homemade soda syrup | soda syrup recipes
Summer and soda (or pop, or Coke, or soda-pop, or whatever the heck you want to call it) go hand-in-hand. But we aren’t fans of all the chemicals and sugar in our soda. So we created our very own homemade soda syrup recipes very similarly to our ever popular homemade coffee syrup recipe. Now, we can simply ad a bit to our carbonated water and have our own chemical-free and gourmet sodas. (Although Izze is growing in popularity around our house. Did you know they’re 70% juice?!)
Yep, we are that smart. And we’re sharing our genius with you. Soda syrups for everyone!!!
Unless, of course, you don’t think it’s worth it. And would rather take the time this would take to do something else. Maybe get a manicure? Or fix your car? Or sit in front of the TV watching crap? We don’t judge. That’s perfectly acceptable, too!
But in case you want to make your own sodas this summer, we want you to know how.
We don’t have pictures of each step. Why? Well…there aren’t many steps. And you can’t really see a difference between pictures. So you’ll just have to trust that we aren’t leading you astray.
We made strawberry basil, cucumber, and lemon lime soda syrup. The basic recipe for soda syrup is followed by directions for the specific types.
These soda syrups use the same basic recipe as our popular coffee syrup recipe (seriously…this post has been ridiculously popular!). If you get the basic recipe down, an unlimited number of variations is possible! If you need more details about that recipe then what you see here in this post head HERE for a printable version of the recipe.
Homemade Soda Syrup Recipe and How-To:
- Mix together 1 cup water and 2 cups sugar in a heavy sauce pan. Put on stove on high heat.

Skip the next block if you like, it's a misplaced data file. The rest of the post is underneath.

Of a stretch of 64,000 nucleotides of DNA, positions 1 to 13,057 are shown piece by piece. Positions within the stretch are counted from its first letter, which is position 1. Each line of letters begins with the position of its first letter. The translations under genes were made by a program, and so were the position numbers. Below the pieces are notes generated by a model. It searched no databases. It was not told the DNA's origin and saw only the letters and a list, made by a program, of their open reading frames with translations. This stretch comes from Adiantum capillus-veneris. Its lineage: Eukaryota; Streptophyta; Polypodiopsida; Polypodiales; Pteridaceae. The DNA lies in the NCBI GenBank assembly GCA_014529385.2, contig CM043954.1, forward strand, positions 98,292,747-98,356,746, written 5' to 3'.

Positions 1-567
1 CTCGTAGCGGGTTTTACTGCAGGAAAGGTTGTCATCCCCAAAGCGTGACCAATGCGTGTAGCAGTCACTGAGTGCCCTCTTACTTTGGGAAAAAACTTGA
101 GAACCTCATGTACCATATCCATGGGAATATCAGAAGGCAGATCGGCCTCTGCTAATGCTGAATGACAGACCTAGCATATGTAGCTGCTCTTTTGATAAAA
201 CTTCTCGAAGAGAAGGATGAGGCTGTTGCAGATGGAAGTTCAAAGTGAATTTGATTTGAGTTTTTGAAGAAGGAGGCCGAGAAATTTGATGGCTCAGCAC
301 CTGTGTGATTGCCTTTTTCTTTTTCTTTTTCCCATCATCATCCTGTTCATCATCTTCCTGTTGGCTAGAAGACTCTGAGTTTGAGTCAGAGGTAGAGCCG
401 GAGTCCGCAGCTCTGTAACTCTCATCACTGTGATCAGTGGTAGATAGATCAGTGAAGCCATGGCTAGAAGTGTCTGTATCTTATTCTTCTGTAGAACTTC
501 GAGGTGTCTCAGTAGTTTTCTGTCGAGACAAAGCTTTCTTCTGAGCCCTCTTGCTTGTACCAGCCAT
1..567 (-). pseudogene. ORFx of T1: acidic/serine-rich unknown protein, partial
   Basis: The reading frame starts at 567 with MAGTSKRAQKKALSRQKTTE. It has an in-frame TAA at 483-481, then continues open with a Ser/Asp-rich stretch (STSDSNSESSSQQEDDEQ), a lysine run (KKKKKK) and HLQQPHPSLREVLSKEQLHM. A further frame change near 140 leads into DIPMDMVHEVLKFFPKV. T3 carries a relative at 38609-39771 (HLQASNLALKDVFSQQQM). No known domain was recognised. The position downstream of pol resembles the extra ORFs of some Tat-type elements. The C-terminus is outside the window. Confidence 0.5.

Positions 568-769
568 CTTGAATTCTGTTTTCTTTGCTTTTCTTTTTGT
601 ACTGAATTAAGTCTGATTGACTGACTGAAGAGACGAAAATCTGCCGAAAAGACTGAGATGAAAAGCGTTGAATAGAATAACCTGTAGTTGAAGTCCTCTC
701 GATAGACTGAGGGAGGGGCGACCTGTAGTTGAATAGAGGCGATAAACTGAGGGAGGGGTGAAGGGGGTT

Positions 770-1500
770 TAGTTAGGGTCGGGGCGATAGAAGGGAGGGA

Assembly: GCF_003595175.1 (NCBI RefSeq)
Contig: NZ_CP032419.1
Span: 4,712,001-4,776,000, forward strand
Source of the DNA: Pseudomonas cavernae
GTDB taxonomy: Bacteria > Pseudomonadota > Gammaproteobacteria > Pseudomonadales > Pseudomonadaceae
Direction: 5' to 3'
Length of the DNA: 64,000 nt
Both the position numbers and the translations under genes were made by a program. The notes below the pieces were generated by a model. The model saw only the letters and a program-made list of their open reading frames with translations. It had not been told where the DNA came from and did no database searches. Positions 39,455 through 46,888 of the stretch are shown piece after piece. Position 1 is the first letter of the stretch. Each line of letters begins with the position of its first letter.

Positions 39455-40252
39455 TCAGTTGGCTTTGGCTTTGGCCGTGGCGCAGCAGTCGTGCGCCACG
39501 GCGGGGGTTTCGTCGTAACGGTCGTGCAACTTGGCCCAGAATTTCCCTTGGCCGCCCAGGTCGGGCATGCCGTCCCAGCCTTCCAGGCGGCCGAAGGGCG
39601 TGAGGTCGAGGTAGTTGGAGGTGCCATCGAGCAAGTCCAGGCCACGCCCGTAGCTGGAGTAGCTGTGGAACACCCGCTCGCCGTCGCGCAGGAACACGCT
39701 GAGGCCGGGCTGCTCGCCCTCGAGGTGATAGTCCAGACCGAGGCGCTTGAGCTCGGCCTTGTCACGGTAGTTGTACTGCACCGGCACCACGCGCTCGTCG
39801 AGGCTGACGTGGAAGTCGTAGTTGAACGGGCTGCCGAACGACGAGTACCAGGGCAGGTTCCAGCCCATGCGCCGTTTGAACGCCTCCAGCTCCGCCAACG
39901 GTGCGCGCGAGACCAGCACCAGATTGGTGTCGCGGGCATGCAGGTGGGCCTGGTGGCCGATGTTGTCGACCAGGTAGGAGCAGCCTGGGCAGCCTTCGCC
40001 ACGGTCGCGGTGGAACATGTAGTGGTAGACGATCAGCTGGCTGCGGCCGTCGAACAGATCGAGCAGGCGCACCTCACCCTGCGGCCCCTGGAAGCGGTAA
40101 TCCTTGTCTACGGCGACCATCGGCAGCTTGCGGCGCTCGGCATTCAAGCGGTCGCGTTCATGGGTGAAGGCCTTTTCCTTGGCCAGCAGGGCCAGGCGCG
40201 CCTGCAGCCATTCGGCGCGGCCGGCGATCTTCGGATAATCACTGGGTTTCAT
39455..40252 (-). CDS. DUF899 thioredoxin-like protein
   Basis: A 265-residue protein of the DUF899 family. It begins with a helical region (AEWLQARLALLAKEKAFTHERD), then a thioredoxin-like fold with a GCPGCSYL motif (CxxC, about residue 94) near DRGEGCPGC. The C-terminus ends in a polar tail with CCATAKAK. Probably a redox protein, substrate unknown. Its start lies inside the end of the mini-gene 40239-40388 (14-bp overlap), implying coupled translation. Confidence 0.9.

- Heat to boiling, stirring occasionally. IMMEDIATELY remove from heat.
Note: when we say watch closely that it doesn’t boil over, we mean it. This is what happened to our first batch, because I didn’t take the pan off the heat right as it started to boil. Don’t hesitate! See the bubbles, remove from heat. This is the only part that is really tricky at all.
3. Turn stove down to simmer (lowest setting), and return pan to heat. Make sure that you’ve waited long enough for the heat to actually go down to a lower setting, so you aren’t in danger of boiling the syrup over again. Simmer for 15-20 minutes, stirring occasionally.
4. Add 1/4 tsp cream of tartar, and let cool.
5. Pour into a container and save to use! Add a small amount to the bottom of a glass, and top it off with carbonated water. We used about 3 tablespoons soda syrup for our 12 oz. bottle of soda, but you can use whatever tastes right.
But plain old syrup is boring, so you probably want to know what you can add to make this even more delicious.
Strawberry-basil: Put one full basil leaf and 2 cups frozen strawberries (fresh would work, too) in the pan at the very beginning, and keep them in through the whole process. Use a very fine strainer to keep the strawberries and basil out of your syrup when you transfer it to a jar.
Cucumber: Slice one full cucumber and add it to the sugar-water mixture at the beginning. Keep it in through the whole cooking process. Use a strainer to keep the cucumber slices out of the syrup when transferring it to a jar.
Lemon-Lime: After the syrup has boiled and simmered, add 3 T each of lemon and lime juice. Stir well, and allow to cool.
And if you are having trouble finding great bottles for the syrups, here is one of our favorites.